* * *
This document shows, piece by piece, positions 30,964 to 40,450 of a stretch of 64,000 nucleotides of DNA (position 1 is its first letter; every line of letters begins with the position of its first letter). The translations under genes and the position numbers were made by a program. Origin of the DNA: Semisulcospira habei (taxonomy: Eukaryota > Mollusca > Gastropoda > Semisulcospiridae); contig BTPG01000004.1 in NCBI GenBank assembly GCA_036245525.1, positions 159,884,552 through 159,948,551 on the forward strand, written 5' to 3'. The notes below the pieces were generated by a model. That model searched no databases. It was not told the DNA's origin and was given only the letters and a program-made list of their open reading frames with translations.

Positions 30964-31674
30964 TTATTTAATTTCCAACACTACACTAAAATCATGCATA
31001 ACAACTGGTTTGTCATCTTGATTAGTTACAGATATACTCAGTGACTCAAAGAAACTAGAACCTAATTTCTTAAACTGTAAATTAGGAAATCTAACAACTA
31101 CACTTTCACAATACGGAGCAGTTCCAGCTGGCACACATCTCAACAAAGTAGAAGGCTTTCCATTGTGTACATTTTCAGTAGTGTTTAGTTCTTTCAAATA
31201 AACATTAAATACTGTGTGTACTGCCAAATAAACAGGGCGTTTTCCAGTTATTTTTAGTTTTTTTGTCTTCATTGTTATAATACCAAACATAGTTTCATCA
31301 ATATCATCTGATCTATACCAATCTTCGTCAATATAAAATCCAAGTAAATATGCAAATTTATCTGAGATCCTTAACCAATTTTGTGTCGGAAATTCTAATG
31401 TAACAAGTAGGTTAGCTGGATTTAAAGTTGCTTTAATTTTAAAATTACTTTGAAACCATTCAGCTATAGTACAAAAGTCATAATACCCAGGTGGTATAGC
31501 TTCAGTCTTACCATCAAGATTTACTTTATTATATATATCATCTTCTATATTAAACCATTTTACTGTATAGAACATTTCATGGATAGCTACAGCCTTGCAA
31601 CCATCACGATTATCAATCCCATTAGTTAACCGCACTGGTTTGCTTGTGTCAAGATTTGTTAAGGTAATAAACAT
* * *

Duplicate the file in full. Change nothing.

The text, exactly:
This document shows, piece by piece, positions 30,964 to 40,450 of a stretch of 64,000 nucleotides of DNA (position 1 is its first letter; every line of letters begins with the position of its first letter). The translations under genes and the position numbers were made by a program. Origin of the DNA: Semisulcospira habei (taxonomy: Eukaryota > Mollusca > Gastropoda > Semisulcospiridae); contig BTPG01000004.1 in NCBI GenBank assembly GCA_036245525.1, positions 159,884,552 through 159,948,551 on the forward strand, written 5' to 3'. The notes below the pieces were generated by a model. That model searched no databases. It was not told the DNA's origin and was given only the letters and a program-made list of their open reading frames with translations.

Positions 30964-31674
30964 TTATTTAATTTCCAACACTACACTAAAATCATGCATA
31001 ACAACTGGTTTGTCATCTTGATTAGTTACAGATATACTCAGTGACTCAAAGAAACTAGAACCTAATTTCTTAAACTGTAAATTAGGAAATCTAACAACTA
31101 CACTTTCACAATACGGAGCAGTTCCAGCTGGCACACATCTCAACAAAGTAGAAGGCTTTCCATTGTGTACATTTTCAGTAGTGTTTAGTTCTTTCAAATA
31201 AACATTAAATACTGTGTGTACTGCCAAATAAACAGGGCGTTTTCCAGTTATTTTTAGTTTTTTTGTCTTCATTGTTATAATACCAAACATAGTTTCATCA
31301 ATATCATCTGATCTATACCAATCTTCGTCAATATAAAATCCAAGTAAATATGCAAATTTATCTGAGATCCTTAACCAATTTTGTGTCGGAAATTCTAATG
31401 TAACAAGTAGGTTAGCTGGATTTAAAGTTGCTTTAATTTTAAAATTACTTTGAAACCATTCAGCTATAGTACAAAAGTCATAATACCCAGGTGGTATAGC
31501 TTCAGTCTTACCATCAAGATTTACTTTATTATATATATCATCTTCTATATTAAACCATTTTACTGTATAGAACATTTCATGGATAGCTACAGCCTTGCAA
31601 CCATCACGATTATCAATCCCATTAGTTAACCGCACTGGTTTGCTTGTGTCAAGATTTGTTAAGGTAATAAACAT